A former executive with 21st Century Fox and an Argentine sports marketing firm were found guilty in New York on Thursday of paying bribes to secure lucrative television rights to international football officials.

The US Justice Department said in a statement that former Fox executive Hernan Lopez, 52, and Argentine firm Full Play were found guilty on all counts of involvement in schemes to bribe officials at FIFA, CONMEBOL and CONCACAF.

Lopez's co-defendant, Carlos Martinez, was acquitted following the seven-week trial in federal court in Brooklyn.

Lopez faces up to 40 years in prison and millions of dollars in penalties.

The Buenos Aires-based company Full Play -- whose owners Hugo and Mariano Jinkis remain fugitives -- is expected to face millions of dollars in fines.

"Today's verdict is a resounding victory for justice and for soccer fans around the world," US attorney Breon Peace said.

"The defendants cheated by bribing soccer officials to act in their own greedy interests rather than in the best interests of the sport," Peace added.

During the trial, the court heard how officials from South American football's governing body CONMEBOL were paid more than $32 million in bribes as part of the corruption scandal that plunged FIFA into crisis in 2015.

Argentine businessman Alejandro Burzaco -- who testified for the prosecution after pleading guilty to involvement in the scandal -- told the court that he, Lopez and Martinez had funnelled kickbacks to CONMEBOL chiefs to secure broadcasting rights.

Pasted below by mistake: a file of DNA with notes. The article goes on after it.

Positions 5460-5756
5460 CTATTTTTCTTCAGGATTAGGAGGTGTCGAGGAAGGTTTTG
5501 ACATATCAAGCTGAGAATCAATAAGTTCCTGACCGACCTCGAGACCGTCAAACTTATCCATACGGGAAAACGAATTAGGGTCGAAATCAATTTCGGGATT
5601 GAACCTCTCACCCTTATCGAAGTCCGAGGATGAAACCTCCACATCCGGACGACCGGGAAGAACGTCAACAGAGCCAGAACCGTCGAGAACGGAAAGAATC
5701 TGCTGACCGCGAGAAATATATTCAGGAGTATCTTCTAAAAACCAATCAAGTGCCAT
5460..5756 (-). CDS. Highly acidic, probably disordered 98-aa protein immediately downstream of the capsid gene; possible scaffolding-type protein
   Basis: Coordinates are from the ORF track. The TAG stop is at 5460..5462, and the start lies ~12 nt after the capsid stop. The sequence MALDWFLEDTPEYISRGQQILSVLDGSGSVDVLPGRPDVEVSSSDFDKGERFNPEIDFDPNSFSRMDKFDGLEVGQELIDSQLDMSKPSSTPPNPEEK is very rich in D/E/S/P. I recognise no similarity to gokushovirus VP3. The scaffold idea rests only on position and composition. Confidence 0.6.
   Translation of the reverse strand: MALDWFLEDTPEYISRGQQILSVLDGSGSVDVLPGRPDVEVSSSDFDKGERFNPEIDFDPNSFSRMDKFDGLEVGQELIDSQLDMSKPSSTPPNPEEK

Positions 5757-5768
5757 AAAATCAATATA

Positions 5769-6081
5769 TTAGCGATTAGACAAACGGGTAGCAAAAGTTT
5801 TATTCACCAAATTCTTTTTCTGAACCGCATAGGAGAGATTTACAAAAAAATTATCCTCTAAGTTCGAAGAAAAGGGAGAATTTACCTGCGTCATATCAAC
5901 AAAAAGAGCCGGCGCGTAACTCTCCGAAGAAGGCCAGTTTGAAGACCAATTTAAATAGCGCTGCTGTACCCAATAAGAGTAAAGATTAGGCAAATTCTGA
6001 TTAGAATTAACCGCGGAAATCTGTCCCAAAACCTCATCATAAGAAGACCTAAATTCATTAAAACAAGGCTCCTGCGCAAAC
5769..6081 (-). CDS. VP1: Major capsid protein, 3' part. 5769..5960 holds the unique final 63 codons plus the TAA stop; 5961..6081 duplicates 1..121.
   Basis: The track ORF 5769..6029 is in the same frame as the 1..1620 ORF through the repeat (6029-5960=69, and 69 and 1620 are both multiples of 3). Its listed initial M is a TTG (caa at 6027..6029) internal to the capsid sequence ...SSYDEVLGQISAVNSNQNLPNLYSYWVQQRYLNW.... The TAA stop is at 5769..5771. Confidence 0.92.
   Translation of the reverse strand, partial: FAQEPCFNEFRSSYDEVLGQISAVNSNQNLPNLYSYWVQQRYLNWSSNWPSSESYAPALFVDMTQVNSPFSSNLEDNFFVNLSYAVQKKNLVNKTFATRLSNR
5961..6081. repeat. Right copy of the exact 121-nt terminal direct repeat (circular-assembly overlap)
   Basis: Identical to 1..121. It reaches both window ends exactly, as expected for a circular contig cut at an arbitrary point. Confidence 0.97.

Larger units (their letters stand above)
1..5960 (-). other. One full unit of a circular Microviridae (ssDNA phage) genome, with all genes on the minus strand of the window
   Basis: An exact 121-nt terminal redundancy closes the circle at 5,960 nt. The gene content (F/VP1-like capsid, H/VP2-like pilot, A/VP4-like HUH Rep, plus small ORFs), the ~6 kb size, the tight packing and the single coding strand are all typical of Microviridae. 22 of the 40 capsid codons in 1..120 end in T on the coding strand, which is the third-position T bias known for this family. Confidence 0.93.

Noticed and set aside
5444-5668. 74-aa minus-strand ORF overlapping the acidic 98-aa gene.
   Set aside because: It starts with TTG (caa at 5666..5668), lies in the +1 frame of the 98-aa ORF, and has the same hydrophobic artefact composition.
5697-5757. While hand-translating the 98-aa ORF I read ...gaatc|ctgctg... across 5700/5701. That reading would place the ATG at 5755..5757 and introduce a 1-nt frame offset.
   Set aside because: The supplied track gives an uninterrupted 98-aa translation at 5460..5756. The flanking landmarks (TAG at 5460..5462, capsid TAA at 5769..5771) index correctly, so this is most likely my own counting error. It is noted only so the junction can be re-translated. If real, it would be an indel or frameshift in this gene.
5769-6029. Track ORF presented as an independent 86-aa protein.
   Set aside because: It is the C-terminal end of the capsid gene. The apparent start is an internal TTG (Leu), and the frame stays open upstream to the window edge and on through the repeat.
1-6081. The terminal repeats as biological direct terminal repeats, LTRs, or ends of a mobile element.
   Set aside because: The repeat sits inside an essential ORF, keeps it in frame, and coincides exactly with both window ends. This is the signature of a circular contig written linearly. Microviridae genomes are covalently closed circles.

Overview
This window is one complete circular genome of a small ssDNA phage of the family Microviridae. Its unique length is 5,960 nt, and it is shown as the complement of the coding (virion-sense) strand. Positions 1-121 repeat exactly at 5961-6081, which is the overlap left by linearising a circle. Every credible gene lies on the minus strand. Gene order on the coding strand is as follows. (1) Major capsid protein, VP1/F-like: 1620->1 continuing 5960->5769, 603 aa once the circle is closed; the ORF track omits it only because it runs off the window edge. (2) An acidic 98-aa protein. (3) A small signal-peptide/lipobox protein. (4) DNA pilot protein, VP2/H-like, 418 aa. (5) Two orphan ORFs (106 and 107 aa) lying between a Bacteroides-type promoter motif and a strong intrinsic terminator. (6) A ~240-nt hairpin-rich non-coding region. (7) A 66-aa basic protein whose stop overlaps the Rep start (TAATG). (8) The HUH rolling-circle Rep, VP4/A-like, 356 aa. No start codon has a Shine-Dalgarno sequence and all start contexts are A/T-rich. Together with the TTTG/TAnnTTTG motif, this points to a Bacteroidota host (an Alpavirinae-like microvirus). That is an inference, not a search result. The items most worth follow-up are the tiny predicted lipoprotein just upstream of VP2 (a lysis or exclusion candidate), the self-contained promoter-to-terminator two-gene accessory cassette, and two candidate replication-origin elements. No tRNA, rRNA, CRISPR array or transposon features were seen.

The corruption scandal uncovered by US authorities ultimately led to the downfall of former FIFA President Sepp Blatter.

So far charges have been brought against more than 50 defendants from 20 countries, resulting in guilty pleas by more than 30 individual and corporate defendants.

Burzaco said during the trial that the defendants had paid out between "$30-32 million" in bribes to secure broadcasting rights to South American football competitions such as the Copa Libertadores, as well as friendlies and qualifying matches.

The court heard that the main beneficiaries of the kickback scheme were six of the most powerful men in South American football.

They included former CONMEBOL president Nicolas Leoz, who died in 2019, former Argentine football executive Julio Grondona, who died in 2014, and former Brazilian football chief Ricardo Teixeira.

Leoz, Grondona and Teixeira were also members of the FIFA executive committee in 2010 that controversially awarded the 2018 World Cup to Russia and the 2022 finals to Qatar in a vote tainted by corruption.

Other South American officials who received bribes were CONMEBOL vice president Eugenio Figueredo, secretary general Eduardo Deluca, and treasurer Romer Osuna, according to Burzaco.

Burzaco's plea deal included an agreement with the US court that included paying a fine of at least $21.6 million.